World Health Organisation (WHO) recommendations for added sugar intake should be halved to protect teeth from dental caries, suggests a review published in the Journal of Dental Research.
The WHO recommends that no more than 10% of calories should come from added sugars for optimal health, but this latest study found that people who consumed less than 5% of their calories in the form of added sugars had better dental health.
The UK researchers said that they found “a significant relationship” between reducing sugar intake to less than 5% of total calories and reduced risk of caries.
For a person consuming a 2000-calorie diet, that would equate to about six teaspoons of sugar. For comparison, a can of regular Coke contains about nine teaspoons of sugar.
The researchers used data from 55 meta-analyses conducted globally and looked at caries incidence and added sugar intake at both 10% and 5% of total energy. However, the study’s authors warned that despite the significant correlation between lower sugar intake and caries, the evidence was of low quality due to data variability.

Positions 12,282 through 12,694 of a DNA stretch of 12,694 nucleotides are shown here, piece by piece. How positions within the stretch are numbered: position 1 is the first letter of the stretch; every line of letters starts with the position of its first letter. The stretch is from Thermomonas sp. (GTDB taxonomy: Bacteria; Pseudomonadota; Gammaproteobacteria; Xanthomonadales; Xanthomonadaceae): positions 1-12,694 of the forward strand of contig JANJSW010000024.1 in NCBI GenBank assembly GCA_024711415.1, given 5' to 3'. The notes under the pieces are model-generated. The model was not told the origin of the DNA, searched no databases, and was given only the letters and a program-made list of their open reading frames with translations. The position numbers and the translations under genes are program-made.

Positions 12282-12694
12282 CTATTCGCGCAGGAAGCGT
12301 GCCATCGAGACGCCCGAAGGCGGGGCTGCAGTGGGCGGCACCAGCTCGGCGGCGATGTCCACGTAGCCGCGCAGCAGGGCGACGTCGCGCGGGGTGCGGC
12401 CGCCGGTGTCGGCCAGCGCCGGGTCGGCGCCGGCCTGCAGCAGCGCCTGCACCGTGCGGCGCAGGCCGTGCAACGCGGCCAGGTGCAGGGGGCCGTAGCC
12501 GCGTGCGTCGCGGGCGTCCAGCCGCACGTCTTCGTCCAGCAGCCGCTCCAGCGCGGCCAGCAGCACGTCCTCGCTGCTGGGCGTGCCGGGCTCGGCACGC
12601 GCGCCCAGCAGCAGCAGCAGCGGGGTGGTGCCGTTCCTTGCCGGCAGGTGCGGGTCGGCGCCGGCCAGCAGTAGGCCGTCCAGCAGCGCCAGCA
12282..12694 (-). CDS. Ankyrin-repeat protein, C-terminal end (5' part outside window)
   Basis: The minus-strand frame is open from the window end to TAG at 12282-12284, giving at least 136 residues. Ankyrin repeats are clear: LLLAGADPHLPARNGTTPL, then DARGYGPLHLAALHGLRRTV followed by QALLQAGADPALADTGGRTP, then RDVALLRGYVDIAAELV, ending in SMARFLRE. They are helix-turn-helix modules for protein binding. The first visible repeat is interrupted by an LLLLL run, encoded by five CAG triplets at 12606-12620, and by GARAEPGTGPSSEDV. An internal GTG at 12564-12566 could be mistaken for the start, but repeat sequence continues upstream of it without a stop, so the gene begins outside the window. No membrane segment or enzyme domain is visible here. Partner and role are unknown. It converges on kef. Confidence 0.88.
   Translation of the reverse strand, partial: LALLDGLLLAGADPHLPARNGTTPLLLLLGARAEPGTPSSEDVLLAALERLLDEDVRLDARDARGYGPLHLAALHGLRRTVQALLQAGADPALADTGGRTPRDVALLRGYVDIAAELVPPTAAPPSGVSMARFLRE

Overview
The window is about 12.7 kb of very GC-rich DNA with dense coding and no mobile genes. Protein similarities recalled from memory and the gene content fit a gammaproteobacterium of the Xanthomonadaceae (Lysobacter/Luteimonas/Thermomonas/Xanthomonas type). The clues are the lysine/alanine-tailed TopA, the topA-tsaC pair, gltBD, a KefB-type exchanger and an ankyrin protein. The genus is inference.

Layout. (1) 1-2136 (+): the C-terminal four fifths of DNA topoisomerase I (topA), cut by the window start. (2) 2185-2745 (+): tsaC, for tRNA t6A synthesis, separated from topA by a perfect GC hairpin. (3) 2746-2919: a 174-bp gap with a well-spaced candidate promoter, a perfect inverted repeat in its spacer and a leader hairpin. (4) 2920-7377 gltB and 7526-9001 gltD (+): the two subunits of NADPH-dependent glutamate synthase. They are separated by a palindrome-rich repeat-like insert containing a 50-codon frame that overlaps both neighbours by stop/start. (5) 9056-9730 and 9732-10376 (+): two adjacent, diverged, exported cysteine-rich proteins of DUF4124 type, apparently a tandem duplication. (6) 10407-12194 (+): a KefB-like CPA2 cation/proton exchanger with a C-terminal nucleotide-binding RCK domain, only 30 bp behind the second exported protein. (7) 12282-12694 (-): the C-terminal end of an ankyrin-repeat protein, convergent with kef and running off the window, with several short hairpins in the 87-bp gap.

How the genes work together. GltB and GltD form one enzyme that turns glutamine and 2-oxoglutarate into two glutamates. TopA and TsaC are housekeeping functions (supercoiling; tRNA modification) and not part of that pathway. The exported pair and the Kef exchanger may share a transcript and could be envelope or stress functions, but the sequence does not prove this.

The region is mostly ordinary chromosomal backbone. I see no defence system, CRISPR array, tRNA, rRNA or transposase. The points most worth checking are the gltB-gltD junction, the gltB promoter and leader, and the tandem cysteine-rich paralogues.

“Of the studies, 42 out of 50 of those in children and 5 out of 5 in adults reported at least one positive association between sugars and caries,” they wrote.
They added that there was “evidence of moderate quality” suggesting that incidence of caries was lower when intake of added sugars was less than 10% of total energy.
Other recent research has suggested excess sugar consumption linked with poor oral hygiene could lead to more serious health conditions, beyond oral health. Research published in the Journal of the Royal Society of Medicine earlier this year found that chronic infection from gum disease could trigger an inflammatory response linked to an increased risk of heart disease .
Source: Journal of Dental Research
Published online ahead of print. doi:10.1177/0022034513508954
“Effect on Caries of Restricting Sugars Intake: Systematic Review to Inform WHO Guidelines”
Authors: P.J. Moynihan, S.A.M. Kelly